Parasol in India

Allen W Thrasher athr at LOC.GOV
Wed Nov 24 16:12:16 UTC 1999

A computer search turned up the following two titles which I have examined:

LC Control Number:       75484019 
Type of Material:        Book (Print, Microform, Electronic, etc.)
Personal Name:           Crawford, T. S.
Main Title:              A history of the umbrella.
Published/Created:       Newton Abbot, David & Charles, 1970.
Description:             220 p. illus., facsim. 23 cm.
ISBN:                    0715347993
Notes:                   Includes bibliographical references.
Subjects:                Umbrellas and parasols--History.
LC Classification:       GT2210 .C7 1970b
Dewey Class No.:         391/.44
National Bib. No.:       B70-08813
CALL NUMBER:             GT2210 .C7 1970b

LC Control Number:       92164145 
Type of Material:        Book (Print, Microform, Electronic, etc.)
Personal Name:           Weber, Marga.
Main Title:              Baldachine und Statuenschreine / Marga Weber.
Published/Created:       Roma : G. Bretschneider Editore, 1990.
Description:             xviii, 259 p., [58] p. of plates : ill. ; 30 cm.
ISBN:                    887689036X
Notes:                   Slight revision of the author's thesis (doctoral)--Universität
Frankfurt am Main, 1982.
                         Includes bibliographical references (p. xvii-xviii) and index.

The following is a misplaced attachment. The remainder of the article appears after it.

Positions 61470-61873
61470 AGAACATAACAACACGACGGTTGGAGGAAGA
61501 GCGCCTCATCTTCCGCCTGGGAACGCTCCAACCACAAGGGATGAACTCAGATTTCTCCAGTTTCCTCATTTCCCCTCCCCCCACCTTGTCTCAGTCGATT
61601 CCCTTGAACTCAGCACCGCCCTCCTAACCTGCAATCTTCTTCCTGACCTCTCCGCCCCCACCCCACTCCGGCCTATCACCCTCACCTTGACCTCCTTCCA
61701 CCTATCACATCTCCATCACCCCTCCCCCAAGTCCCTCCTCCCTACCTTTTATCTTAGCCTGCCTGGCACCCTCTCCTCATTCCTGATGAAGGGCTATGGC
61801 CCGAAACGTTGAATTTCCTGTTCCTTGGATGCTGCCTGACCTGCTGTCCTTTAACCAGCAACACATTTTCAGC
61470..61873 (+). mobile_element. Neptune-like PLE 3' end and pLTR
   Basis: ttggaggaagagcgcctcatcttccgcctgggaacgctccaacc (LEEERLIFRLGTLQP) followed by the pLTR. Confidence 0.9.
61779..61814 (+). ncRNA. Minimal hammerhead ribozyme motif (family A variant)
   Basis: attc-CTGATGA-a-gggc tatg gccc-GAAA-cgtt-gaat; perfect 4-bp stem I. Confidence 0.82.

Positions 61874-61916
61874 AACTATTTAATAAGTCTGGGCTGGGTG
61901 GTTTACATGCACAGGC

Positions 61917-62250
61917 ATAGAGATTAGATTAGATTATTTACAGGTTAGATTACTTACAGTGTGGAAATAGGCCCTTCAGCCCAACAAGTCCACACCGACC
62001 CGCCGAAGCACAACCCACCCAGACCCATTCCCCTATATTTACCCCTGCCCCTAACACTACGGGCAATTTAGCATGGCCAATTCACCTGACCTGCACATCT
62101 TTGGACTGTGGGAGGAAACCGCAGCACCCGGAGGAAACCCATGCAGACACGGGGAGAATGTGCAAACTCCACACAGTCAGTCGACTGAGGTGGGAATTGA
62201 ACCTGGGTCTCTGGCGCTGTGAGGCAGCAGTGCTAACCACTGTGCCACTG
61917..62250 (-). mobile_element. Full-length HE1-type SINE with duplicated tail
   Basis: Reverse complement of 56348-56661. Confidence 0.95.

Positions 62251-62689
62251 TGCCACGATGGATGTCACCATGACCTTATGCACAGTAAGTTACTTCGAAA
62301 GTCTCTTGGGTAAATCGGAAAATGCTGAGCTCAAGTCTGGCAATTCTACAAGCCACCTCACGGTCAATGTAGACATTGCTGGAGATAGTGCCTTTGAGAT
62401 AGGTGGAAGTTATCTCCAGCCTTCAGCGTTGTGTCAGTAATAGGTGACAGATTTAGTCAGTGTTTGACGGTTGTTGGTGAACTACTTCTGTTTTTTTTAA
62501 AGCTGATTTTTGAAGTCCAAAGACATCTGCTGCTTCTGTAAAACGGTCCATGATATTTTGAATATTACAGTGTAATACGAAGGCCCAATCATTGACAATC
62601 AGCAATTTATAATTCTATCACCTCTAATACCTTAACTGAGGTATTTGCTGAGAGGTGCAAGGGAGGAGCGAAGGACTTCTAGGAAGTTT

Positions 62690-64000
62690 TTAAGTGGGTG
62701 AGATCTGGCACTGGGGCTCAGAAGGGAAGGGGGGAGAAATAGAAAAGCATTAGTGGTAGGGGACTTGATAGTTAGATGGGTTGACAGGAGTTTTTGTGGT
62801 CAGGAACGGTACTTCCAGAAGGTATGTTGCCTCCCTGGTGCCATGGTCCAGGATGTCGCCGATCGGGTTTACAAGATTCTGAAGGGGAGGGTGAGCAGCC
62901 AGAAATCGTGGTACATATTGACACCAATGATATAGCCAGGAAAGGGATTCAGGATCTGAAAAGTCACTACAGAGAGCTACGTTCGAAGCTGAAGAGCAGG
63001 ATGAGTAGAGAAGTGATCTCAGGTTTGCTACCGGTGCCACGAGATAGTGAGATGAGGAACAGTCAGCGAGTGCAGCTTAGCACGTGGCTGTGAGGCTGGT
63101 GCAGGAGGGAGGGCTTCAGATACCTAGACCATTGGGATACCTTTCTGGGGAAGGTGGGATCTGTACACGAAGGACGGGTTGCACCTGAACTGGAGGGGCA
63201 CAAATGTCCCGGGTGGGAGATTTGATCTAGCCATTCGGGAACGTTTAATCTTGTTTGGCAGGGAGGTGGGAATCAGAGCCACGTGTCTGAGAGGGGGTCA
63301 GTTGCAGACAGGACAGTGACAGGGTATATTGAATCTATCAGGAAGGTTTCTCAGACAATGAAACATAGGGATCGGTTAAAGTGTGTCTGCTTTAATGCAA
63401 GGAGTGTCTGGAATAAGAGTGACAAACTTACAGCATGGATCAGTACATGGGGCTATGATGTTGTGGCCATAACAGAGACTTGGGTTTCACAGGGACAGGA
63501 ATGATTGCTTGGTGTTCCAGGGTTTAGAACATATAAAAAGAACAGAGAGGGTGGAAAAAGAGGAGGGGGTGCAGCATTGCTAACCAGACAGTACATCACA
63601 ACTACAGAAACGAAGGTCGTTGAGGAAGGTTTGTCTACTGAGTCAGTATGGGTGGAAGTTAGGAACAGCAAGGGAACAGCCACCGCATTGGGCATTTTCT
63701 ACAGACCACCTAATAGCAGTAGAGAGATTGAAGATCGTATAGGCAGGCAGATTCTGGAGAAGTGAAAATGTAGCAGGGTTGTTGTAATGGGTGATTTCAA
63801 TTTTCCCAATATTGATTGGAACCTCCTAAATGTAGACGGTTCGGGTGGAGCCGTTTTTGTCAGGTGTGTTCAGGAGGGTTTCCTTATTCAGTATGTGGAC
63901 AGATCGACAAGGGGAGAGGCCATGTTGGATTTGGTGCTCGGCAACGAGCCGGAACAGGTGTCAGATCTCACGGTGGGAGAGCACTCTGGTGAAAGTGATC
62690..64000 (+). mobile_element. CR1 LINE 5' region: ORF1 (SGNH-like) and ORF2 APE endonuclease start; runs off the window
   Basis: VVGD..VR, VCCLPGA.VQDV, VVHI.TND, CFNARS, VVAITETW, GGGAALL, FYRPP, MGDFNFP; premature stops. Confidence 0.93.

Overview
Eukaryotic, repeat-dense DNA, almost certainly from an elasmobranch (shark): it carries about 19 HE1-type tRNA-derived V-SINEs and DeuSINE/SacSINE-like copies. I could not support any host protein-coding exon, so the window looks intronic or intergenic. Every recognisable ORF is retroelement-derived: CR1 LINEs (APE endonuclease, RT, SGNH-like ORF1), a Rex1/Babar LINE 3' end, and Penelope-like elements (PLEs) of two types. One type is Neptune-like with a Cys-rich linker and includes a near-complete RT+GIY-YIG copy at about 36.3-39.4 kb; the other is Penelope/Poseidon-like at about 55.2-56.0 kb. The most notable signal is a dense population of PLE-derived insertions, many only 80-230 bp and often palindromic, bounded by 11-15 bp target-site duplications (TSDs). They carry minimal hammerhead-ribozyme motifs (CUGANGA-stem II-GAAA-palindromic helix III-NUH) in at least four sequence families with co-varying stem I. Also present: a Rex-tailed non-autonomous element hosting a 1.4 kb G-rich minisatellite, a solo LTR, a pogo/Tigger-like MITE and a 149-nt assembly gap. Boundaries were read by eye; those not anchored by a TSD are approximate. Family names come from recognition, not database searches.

Subjects:                Baldachins (Architecture)--History.
                         Baldachins (Architecture) in art--Catalogs.
                         Umbrellas and parasols--History.
                         Umbrellas and parasols in art--Catalogs.
Series:                  Archaeologica, 0391-9293 ; 87
LC Classification:       NA5062 .W43 1990
CALL NUMBER:             NA5062 .W43 1990

Both are scholarly, have bibliography,  although the Weber is heavier than the Crawford title.  The Crawford title discusses the umbrella and parasol in India and Greater India.  Weber discusses both sunshades (with a single pole) and canopies (with 2, 4, or more poles) as belonging to both human dignitaries and divinities.  The parasol of honor was clearly in use in Egypt, Mesopotamia, and Achemenian Persia.

If one wants to investigate the parasol's use in India prior to currently readable written records one should look at the Harappan Culture seals to see if they show anything like it. Even the use of baldachins/canopies for gods might show that protection from the sun was reserved for some for honor and not allowed to all for convenience and comfort.

Allen Thrasher


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